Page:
Cincinnati -- Researchers in the University of Cincinnati College of Engineering have designed a new system to trap dangerous pollutants in highway stormwater runoff. The system is being field tested this fall along the second busiest stretch of interstate in Ohio.
Doctoral candidate John Sansalone developed the new system. Sansalone's adviser is Steven Buchberger, associate professor in civil and environmental engineering at UC. Sansalone calls the system "PET" for partial exfiltration trench. It's a modification of the current systems used to improve drainage under highways, so it's expected to be easy to install and relatively inexpensive.
There are two key components to the system. The first is a bed of oxide-coated sand which attracts and holds onto heavy metals in the storm runoff. Lab-scale experiments demonstrated the special sand can dramatically reduce the concentrations of pollutants such as lead, cadmium, copper and zinc. This component takes care of the dissolved metals.
The second part of the system, a layer of porous pavement concrete block, acts as a giant strainer. "The system is a very effective trap for solids that are washed off the highway," said Sansalone. "Solids are stopped right at the surface of the porous pavement. They can accumulate there, and as a part of routine maintenance, they can be vacuumed back off the surface."
The concrete also neutralizes acidic rainwater and actually raises the pH to the level where the sand layer works best.
Sansalone has spent the last year testing a laboratory version of the PET system. Experimental results reported at the Seventh International Conference on Urban Stormwater Drainage in Germany this month indicate that the system can virtually eliminate nickel, cadmium, lead and zinc from stormwater runoff for up to ten years. And it doesn't matter how bad the storm is.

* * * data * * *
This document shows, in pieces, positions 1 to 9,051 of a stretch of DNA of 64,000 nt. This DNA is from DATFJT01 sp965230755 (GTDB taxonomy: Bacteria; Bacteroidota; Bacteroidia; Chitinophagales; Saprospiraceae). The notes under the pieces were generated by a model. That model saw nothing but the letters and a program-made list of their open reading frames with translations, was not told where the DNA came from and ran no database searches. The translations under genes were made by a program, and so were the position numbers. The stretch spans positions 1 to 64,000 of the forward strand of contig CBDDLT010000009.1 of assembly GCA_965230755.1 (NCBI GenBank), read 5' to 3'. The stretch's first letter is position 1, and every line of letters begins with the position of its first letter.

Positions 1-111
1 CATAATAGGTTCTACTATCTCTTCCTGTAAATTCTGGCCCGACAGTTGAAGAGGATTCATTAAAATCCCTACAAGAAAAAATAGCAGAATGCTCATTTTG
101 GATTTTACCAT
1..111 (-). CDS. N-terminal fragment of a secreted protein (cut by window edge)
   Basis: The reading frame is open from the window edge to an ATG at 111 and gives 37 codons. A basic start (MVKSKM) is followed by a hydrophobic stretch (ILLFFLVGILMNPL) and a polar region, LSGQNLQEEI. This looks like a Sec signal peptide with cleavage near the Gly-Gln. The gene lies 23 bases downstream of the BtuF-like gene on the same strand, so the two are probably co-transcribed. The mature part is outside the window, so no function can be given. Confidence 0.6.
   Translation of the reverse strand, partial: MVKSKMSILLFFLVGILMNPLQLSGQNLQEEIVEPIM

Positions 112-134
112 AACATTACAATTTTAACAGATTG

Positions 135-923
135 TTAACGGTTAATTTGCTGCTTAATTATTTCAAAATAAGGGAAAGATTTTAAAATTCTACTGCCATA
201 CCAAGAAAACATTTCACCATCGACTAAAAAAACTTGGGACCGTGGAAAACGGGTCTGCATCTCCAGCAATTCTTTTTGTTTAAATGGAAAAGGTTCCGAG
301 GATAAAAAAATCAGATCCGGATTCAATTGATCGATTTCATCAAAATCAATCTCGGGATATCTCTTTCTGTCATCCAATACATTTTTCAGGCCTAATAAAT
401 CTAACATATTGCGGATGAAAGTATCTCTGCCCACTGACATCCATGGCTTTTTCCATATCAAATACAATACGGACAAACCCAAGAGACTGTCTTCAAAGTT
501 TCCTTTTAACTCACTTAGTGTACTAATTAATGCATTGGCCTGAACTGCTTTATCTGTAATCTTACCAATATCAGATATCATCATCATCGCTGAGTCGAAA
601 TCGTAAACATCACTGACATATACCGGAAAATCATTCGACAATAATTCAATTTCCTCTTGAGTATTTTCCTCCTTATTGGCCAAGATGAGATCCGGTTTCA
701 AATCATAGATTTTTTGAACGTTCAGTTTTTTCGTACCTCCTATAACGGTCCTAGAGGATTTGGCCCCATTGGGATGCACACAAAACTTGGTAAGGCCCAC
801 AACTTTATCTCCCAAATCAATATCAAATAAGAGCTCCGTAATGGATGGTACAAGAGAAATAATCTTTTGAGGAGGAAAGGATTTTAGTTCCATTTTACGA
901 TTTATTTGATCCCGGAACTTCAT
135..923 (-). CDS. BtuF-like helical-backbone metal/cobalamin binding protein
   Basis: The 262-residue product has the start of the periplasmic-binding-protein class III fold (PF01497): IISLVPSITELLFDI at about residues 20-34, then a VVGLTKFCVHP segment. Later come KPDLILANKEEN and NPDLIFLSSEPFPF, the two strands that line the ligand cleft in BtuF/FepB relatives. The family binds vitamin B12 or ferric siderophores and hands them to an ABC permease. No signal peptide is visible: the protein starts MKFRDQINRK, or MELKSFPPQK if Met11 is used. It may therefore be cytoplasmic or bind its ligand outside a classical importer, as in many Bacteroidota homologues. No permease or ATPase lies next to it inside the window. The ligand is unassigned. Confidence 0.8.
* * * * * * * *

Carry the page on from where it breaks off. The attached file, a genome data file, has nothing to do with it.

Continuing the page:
"Everything was based on peak flows or the heaviest flows, and we're still getting good results," said Sansalone.
The PET system is being installed along I-75 in a heavily traveled and industrial section of Cincinnati. The UC researchers have been trapping rainwater along that stretch of highway for the last two years to determine exactly what pollutants are present. Those same stormwater samples were used to test the lab- scale PET system, so the researchers expect the field-scale model will work effectively and inexpensively.
"Our laboratory work has shown great promise for what we intend to do in the field with this prototype PET installation. We think the system, by the nature of its design, is cost effective. It is not a new component for urban highways. It is essentially an upgrade."
But it will take more than one storm to determine how well the PET prototype works in the real world. The researchers must monitor the system for several months to see how it holds up under the freeze-thaw cycles of winter and spring and to see how road salt and other de-icing chemicals affect it.
The research is funded by the Ohio Department of Transportation.